New Year: Writing a Novel
Look, we've all felt the pressure of New Year this time of year. Even when you're incredibly thankful for things some small part of you realises that maybe now is the time to do the things you always wanted to, and the world around you is acting like New Year is a big thing. That kind of pressure can be contagious. For some people, there's one mountain they haven't conquered yet: writing a book. But how can you write a novel while making sure you don't fall into the bottomless pit of new year resolutions? Here are some New Year writing tips:
Say it out-loud and proud
It doesn't matter who you say it to but committing to a project can often seal the deal for me and provide me with the motivation to continue! We all need people who want to read our words (however scary that might feel) even when we're only writing for fun. Telling the people around you (or maybe the internet in general) about your plans helps solidify your intentions I think.
People who leap head first into a novel aiming to be 500,000 words long without ever having written a book are going to feel the same way as anyone who has ever run a marathon without training. It is possible, but is it fun?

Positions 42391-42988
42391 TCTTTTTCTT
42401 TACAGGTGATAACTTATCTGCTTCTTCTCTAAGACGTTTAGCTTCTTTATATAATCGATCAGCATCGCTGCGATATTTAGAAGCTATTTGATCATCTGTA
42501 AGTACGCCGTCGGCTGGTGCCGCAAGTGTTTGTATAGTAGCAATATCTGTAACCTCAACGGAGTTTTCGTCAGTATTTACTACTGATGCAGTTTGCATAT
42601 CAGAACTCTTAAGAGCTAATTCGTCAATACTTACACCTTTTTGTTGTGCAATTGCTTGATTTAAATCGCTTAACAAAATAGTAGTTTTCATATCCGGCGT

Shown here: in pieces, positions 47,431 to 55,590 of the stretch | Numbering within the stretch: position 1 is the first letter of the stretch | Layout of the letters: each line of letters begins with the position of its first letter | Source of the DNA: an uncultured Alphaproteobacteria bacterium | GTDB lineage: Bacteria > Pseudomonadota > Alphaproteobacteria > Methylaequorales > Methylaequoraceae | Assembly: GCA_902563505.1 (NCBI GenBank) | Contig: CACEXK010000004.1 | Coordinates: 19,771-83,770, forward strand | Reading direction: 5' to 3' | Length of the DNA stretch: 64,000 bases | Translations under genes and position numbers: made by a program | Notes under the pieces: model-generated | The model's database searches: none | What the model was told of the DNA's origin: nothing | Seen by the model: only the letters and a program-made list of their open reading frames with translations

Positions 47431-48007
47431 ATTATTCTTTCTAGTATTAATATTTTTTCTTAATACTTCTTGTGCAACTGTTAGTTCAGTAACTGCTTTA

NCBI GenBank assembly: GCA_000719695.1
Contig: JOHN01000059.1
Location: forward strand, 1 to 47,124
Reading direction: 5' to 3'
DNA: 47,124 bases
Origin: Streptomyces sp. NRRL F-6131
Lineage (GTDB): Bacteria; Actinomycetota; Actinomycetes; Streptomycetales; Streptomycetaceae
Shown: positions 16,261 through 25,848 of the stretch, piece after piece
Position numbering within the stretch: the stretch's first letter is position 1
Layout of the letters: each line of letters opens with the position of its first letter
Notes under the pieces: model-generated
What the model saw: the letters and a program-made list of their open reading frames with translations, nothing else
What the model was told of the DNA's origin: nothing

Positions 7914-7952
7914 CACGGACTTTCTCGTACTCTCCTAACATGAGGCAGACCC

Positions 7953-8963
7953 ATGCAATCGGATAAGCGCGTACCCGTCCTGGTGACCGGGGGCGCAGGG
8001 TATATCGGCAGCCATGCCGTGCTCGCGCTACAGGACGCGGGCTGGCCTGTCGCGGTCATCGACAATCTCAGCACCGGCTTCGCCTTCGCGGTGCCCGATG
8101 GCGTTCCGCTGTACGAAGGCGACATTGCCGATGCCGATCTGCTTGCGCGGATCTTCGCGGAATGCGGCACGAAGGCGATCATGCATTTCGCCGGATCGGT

Writing novels are like running marathons -- you're not going to be able to do it well without systems in place to support you and, most importantly, you need well honed writing muscles. Starting out small is okay. Write short stories, write three chapters then see how you feel. Maybe after three you hate the book but have an idea for a different one. Every marathon-er has run a few five kilometre course, and more half-marathons, before they leapt into the full thing. You're allowed to do that too.
Commit to learning
We're all tradespeople of a skill that can never be masters. Realising this is incredibly freeing, as much as it is terrifying. Learn from your peers, and the best people you can find. Learn from worksheets and blogs and learn from reading other novels. If anyone ever tells you they're a complete expert in writing they probably mean they know a lot, not that they know everything. And that's cool! One of the biggest joys of writing is that nobody can know everything, and when somebody surprises you with a new technique or way of looking at things it's magical.
Find your people
Everyone is capable of going it alone. Everyone I've ever met is strong enough to write a book alone too. You got this. But the point is that you don't have to do it alone, and finding people with the same intentions and goals as you can be incredibly liberating! I like twitter for checking in with people (using the hashtag #amwriting!) but there are a million other places to find the cool kids of writing.